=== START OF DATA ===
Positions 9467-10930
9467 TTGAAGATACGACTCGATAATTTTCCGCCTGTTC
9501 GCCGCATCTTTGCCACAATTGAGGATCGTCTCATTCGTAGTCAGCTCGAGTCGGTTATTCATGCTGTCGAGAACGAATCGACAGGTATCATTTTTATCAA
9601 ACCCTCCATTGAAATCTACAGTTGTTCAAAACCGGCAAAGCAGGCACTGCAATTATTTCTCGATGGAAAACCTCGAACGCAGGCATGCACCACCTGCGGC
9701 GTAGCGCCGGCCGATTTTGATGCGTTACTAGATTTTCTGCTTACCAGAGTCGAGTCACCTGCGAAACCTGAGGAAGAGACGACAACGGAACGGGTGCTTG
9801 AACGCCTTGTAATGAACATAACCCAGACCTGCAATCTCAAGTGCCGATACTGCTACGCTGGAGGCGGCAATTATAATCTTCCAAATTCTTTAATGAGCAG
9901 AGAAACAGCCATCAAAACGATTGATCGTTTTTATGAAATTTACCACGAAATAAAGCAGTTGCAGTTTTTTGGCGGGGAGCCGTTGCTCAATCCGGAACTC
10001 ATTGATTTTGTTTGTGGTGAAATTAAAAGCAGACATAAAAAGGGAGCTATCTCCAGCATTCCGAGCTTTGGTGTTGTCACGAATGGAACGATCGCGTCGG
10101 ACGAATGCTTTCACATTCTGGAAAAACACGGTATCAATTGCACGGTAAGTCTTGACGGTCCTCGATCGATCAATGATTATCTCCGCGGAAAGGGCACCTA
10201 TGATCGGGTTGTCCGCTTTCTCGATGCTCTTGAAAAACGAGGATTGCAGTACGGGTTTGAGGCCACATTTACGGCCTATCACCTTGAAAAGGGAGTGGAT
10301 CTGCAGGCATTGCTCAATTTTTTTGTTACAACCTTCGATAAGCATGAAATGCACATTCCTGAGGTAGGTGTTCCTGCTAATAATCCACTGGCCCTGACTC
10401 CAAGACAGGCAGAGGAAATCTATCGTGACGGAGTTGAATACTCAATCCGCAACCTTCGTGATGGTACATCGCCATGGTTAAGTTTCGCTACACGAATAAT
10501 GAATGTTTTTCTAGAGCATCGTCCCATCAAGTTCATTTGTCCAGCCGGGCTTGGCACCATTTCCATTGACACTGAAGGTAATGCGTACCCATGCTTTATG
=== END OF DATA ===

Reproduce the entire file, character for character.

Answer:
Positions 9467-10930
9467 TTGAAGATACGACTCGATAATTTTCCGCCTGTTC
9501 GCCGCATCTTTGCCACAATTGAGGATCGTCTCATTCGTAGTCAGCTCGAGTCGGTTATTCATGCTGTCGAGAACGAATCGACAGGTATCATTTTTATCAA
9601 ACCCTCCATTGAAATCTACAGTTGTTCAAAACCGGCAAAGCAGGCACTGCAATTATTTCTCGATGGAAAACCTCGAACGCAGGCATGCACCACCTGCGGC
9701 GTAGCGCCGGCCGATTTTGATGCGTTACTAGATTTTCTGCTTACCAGAGTCGAGTCACCTGCGAAACCTGAGGAAGAGACGACAACGGAACGGGTGCTTG
9801 AACGCCTTGTAATGAACATAACCCAGACCTGCAATCTCAAGTGCCGATACTGCTACGCTGGAGGCGGCAATTATAATCTTCCAAATTCTTTAATGAGCAG
9901 AGAAACAGCCATCAAAACGATTGATCGTTTTTATGAAATTTACCACGAAATAAAGCAGTTGCAGTTTTTTGGCGGGGAGCCGTTGCTCAATCCGGAACTC
10001 ATTGATTTTGTTTGTGGTGAAATTAAAAGCAGACATAAAAAGGGAGCTATCTCCAGCATTCCGAGCTTTGGTGTTGTCACGAATGGAACGATCGCGTCGG
10101 ACGAATGCTTTCACATTCTGGAAAAACACGGTATCAATTGCACGGTAAGTCTTGACGGTCCTCGATCGATCAATGATTATCTCCGCGGAAAGGGCACCTA
10201 TGATCGGGTTGTCCGCTTTCTCGATGCTCTTGAAAAACGAGGATTGCAGTACGGGTTTGAGGCCACATTTACGGCCTATCACCTTGAAAAGGGAGTGGAT
10301 CTGCAGGCATTGCTCAATTTTTTTGTTACAACCTTCGATAAGCATGAAATGCACATTCCTGAGGTAGGTGTTCCTGCTAATAATCCACTGGCCCTGACTC
10401 CAAGACAGGCAGAGGAAATCTATCGTGACGGAGTTGAATACTCAATCCGCAACCTTCGTGATGGTACATCGCCATGGTTAAGTTTCGCTACACGAATAAT
10501 GAATGTTTTTCTAGAGCATCGTCCCATCAAGTTCATTTGTCCAGCCGGGCTTGGCACCATTTCCATTGACACTGAAGGTAATGCGTACCCATGCTTTATG